Blame for the Weak Republican Field

On talk radio, Fox News, and National Review Online, prominent voices are lamenting the dearth of strong GOP candidates for 2012. Do they understand the parts they've played in shaping the contest?

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The 2012 contest for the GOP nomination is vexing everyone who wants to see President Obama defeated. Right-leaning, civil liberties loving independents like me are depressed. The conservative base is nervous. Rush Limbaugh, Fox News commentator Juan Williams, and National Review's Rich Lowry all agree: it's a weak field. As leading lights of talk radio, cable news, and The House That Buckley Built, these men represent institutions unsurpassed in their influence on the American right. Perhaps it's too much to expect them to acknowledge their part in shaping the Republicans on offer. But in their own ways, talk radio, Fox News, and National Review have impacted the candidates that emerged this year, often for the worse. Right-leaning voters should grasp the pathologies their ideological allies have encouraged. Get angry. And demand better.


Lots of commentators have remarked on the Fox News primary - the fact that numerous potential Republican candidates have lately drawn paychecks from the conservative cable news network. Newt Gingrich. Rick Santorum. Sarah Palin. Mike Huckabee. Roger Ailes has tremendous power to raise the profile of whoever he likes by giving them a highly paid gig on television - the candidates we get are determined even more completely by how skilled they are on screen -  and these people are suddenly operating partly under the entertainment industry's incentive system: they've got a substantial financial stake in increasing their ratings share among the network's right-leaning audience. The result is a lot of on the record commentary that isn't targeted at winning over the average voter, or telling the unvarnished truth about what would be best for the country. Should the eventual GOP nominee have a long history of Fox News appearances, expect to see their most absurd clips in Barack Obama's campaign commercials.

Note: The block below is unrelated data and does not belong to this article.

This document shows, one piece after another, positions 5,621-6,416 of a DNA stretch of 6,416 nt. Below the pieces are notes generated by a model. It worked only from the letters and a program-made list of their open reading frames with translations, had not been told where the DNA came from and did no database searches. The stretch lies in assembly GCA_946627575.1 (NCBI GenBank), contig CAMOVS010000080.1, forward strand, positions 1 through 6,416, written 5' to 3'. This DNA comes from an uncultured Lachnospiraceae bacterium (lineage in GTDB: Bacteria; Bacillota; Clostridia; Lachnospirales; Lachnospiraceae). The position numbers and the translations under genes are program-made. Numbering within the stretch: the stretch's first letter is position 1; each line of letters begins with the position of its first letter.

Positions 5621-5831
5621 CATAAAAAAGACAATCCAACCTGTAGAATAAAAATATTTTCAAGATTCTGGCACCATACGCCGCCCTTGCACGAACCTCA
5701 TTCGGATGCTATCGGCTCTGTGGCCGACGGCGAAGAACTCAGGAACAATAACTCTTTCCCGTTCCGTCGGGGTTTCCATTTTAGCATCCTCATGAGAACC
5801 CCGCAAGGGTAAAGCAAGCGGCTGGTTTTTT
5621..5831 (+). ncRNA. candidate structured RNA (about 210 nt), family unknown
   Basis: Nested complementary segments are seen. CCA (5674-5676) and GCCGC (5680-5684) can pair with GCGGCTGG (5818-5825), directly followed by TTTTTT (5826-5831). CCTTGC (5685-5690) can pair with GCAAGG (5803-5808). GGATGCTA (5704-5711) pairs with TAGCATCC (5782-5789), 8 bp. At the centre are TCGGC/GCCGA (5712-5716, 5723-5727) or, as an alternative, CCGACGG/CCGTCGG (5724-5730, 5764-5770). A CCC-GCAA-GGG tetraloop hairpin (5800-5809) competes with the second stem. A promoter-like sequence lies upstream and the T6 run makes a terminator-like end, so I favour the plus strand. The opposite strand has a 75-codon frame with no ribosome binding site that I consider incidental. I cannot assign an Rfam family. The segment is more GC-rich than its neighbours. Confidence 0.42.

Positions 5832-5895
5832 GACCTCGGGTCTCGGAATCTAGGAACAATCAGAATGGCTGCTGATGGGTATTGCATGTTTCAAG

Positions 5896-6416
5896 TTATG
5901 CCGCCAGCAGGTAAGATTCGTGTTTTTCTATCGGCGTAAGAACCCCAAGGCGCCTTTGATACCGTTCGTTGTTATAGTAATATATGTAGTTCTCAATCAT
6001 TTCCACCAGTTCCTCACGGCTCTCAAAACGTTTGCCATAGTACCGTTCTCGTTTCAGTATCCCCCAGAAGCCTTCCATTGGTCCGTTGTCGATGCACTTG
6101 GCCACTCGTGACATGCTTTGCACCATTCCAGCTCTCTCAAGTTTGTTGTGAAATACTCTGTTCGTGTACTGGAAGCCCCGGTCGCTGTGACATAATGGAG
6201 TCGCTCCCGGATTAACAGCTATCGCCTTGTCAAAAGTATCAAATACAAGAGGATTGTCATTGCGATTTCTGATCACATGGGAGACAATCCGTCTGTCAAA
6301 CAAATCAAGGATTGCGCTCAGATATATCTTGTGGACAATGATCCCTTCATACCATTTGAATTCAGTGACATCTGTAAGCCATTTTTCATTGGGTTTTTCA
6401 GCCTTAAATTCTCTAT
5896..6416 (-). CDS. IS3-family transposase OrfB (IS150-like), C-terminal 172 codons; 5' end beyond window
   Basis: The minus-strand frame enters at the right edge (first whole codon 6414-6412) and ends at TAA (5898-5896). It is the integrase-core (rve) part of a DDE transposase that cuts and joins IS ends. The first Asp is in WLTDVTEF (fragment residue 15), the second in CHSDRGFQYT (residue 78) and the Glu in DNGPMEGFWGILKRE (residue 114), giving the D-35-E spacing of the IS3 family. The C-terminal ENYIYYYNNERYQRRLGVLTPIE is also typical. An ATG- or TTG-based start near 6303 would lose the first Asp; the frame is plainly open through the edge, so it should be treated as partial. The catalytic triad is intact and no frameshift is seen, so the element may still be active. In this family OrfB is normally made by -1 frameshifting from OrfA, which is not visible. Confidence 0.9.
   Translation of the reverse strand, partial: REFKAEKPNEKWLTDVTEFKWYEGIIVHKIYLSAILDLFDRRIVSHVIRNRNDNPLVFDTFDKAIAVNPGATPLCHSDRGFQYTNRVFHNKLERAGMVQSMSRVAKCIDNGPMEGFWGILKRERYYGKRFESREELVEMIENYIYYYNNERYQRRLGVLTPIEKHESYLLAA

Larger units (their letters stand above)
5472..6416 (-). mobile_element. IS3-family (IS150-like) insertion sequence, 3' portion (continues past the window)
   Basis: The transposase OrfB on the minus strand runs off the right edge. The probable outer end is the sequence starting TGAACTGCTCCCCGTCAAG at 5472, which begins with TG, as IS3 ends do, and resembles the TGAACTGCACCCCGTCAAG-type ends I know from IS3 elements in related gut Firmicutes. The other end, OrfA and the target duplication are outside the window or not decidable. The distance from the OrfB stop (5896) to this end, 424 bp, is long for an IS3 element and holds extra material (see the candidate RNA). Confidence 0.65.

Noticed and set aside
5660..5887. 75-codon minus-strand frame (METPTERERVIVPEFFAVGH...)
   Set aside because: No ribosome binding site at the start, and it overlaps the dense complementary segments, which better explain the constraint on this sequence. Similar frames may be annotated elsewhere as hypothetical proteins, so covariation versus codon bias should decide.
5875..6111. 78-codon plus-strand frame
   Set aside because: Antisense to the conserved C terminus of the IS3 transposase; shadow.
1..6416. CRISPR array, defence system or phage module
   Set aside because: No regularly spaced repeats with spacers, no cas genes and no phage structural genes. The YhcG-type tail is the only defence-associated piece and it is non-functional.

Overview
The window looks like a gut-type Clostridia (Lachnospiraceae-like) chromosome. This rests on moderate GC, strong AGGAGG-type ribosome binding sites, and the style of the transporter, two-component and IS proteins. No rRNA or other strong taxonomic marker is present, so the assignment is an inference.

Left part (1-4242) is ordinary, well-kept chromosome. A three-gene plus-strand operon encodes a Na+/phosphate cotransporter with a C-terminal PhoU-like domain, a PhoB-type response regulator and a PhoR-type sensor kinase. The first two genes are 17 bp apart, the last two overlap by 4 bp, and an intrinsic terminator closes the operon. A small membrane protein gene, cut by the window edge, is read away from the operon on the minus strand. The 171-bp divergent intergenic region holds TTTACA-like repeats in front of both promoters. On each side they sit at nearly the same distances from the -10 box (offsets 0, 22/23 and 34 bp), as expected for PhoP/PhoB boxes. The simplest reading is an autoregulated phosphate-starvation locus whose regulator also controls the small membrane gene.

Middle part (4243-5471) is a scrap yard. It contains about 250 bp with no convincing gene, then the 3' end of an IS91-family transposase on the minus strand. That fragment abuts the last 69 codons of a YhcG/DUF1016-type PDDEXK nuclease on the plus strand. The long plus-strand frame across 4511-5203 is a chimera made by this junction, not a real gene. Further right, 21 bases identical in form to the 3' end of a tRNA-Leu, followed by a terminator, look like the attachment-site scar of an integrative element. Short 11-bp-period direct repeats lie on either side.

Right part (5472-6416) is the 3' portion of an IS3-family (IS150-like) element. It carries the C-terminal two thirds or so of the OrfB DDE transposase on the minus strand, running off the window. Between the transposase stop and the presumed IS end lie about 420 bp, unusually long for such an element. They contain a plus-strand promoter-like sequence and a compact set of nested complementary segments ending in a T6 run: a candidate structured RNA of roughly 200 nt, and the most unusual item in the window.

The issues Fox News candidates wind up addressing are different too. It's harder to pick and choose your topics in accord with your campaign strategy or their relative importance to the nation when you're contractually obligated to discuss whatever it is that is dominating the 24 hour news cycle. The platform these candidates enjoy also changes the tactics required of other GOP hopefuls, likely forcing them to make their own rhetoric more extreme in a bid to garner as much attention as their constantly televised adversaries. Finally, the conservative entertainment complex has made it more financially lucrative for some potential candidates to eschew running for higher office - or in the case of Sarah Palin, encouraged them to abandon their office before the end of their term. There is, of course, no reason for Ailes to rue the fact that his interests and the interests of the conservative movement diverge rather sharply, but it would be nice if more folks in the base were cognizant of that fact.